written by Dayna Abel, Jason Froikin and Cara Russell
SPOILER WARNINGS ARE IN EFFECT
EDITOR’S NOTE: CBS chose to air episode 5 of Supergirl instead of episode 4 out of respect for the recent terrorist attacks in Paris, as episode 4’s plot dealt with several bombings. The episode has been rescheduled to air November 23rd.
I’m going to take a moment to gush here: I have grown to love Cat Grant on this show. While a lesser drama would have gone with the easy portrayal of Kara’s boss as a cardboard “ice queen hardass CEO bitch,” Supergirl‘s writers and Calista Flockhart have given Cat surprising depth and complexity. She has a heart; she just prioritizes it under practicality and efficiency. But when there’s no need for her to be “on” and in charge, she’s perfectly capable of opening up, as she did with Kara on the couch after Livewire’s attack. She also takes absolute responsibility for her own actions, copping to making Leslie Willis into a controversial shock jock (DO YOU KNOW HOW LONG IT TOOK ME TO GET THAT JOKE I AM ASHAMED) who was rewarded for being terrible. Cat is an actual responsible ethical journalist as well. When faced with a choice between mocking a drunken pop star or outing a closeted celebrity, she chooses neither, instead opting to spotlight the kindnesses National City’s denizens show one another during the holidays. I am very impressed by this portrayal of what could have been a one-note character and I’m dying to see how it plays out throughout the season.
Speaking of playing out throughout the season, we’re starting to see some major plot threads beginning to weave themselves into the story now that Supergirl has had a few episodes to reel us in. From episode one, I’ve been needing to see more of the Danverses. What connection did they have to Superman that made them so important, he gave them his cousin to raise? We don’t have the entire answer to that yet, but we learned that Jeremiah and Eliza were scientists who had ties to the DEO through Hank Henshaw. Hank, who apparently wanted Superman for an unnamed “project” and was shot down repeatedly. How Henshaw and the DEO knew about Kara and her adoptive family is another unanswered question, but I think we’ll be able to get to that soon.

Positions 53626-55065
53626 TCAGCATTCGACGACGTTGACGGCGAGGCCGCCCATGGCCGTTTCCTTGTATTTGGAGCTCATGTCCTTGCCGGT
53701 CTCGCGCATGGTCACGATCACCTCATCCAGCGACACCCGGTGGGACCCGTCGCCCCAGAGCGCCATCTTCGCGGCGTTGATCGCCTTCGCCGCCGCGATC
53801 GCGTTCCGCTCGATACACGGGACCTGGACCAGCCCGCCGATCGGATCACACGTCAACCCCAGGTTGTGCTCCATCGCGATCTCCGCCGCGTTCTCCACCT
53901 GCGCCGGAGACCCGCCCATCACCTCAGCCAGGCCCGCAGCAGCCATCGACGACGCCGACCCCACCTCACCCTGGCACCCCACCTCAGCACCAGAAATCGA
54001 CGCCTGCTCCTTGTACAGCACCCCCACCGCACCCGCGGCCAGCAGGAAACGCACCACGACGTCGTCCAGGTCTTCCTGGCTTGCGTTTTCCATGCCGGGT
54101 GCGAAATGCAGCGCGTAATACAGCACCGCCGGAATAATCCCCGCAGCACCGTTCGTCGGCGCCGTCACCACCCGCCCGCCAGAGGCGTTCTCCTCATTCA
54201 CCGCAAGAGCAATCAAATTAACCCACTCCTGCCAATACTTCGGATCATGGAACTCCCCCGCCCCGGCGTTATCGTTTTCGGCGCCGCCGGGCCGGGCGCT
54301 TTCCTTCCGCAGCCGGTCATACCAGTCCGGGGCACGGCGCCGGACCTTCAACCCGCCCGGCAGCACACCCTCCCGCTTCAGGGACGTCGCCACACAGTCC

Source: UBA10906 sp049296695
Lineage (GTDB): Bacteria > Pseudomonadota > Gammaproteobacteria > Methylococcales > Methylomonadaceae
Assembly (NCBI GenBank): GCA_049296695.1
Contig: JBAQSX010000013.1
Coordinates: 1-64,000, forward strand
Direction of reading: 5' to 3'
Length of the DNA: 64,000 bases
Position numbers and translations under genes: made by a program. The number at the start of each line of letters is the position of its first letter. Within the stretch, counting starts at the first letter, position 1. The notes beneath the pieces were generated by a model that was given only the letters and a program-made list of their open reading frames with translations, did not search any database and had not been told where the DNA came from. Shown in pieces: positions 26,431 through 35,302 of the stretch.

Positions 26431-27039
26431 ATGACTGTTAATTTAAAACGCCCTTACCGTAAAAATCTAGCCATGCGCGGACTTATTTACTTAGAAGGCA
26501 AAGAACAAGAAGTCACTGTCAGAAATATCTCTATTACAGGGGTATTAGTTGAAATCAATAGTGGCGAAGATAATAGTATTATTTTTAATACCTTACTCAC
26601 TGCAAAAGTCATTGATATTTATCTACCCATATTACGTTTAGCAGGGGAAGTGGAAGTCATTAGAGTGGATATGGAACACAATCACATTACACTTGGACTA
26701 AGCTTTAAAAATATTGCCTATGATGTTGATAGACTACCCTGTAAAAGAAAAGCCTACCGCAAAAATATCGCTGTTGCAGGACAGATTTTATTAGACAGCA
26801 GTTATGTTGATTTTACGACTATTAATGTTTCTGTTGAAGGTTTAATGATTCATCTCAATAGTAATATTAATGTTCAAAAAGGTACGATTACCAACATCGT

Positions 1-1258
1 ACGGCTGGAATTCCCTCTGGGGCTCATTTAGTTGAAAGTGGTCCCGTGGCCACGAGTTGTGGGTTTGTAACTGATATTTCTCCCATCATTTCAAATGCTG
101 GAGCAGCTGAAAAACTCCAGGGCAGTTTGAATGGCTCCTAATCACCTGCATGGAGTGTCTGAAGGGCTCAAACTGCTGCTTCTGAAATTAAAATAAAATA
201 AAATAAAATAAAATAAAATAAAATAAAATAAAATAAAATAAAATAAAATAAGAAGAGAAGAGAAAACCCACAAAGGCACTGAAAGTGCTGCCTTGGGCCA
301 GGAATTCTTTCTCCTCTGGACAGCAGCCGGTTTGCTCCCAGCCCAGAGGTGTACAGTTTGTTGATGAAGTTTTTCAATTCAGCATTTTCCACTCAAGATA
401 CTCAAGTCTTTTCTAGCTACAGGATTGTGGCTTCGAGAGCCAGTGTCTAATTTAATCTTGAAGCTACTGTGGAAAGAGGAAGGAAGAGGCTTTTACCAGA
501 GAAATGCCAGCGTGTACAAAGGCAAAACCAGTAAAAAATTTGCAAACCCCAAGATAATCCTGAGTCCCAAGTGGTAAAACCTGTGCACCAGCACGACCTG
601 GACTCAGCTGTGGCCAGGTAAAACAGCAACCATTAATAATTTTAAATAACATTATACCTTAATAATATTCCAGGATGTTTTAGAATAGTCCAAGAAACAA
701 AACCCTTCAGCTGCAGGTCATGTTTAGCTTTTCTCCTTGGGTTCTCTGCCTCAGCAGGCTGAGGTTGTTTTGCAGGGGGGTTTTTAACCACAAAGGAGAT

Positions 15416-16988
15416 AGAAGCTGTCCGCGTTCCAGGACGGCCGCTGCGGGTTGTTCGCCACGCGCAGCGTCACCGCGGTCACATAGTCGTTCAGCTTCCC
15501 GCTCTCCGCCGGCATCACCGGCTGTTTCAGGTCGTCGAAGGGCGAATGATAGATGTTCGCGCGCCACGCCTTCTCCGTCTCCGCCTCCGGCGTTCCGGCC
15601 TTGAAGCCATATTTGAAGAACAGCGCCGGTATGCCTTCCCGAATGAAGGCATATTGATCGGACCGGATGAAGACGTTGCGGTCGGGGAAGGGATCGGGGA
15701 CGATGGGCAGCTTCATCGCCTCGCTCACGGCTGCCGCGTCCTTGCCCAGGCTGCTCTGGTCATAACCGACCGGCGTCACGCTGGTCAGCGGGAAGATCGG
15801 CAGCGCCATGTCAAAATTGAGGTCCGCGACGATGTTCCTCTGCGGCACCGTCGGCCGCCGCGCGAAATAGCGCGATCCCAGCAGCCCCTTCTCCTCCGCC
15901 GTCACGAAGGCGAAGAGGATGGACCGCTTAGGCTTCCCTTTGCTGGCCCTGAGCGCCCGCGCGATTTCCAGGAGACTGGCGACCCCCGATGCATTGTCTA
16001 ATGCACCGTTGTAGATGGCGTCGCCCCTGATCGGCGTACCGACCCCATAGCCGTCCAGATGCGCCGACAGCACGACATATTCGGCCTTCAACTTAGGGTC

Major kudos to Alex for not letting her obvious heartbreak at her mother’s favoritism towards Kara turn her against her sister in a fit of jealousy. This is yet another example of Supergirl veering away from obvious clichés in favor of complex female characters and relationships we so very much need in media. Finally, it has to be said that I found Livewire’s villainy quite believable, as she is basically one of those people who prioritize the right to spew whatever crap they want over thinking about how it would hurt other people. As Cat said (magnificently), “congratulations, you have the wit of a YouTube comment.” I hope to see more of Livewire later this season. Hell, I’d watch an entire show about someone who got hit by lightning and gained superpowers as a result.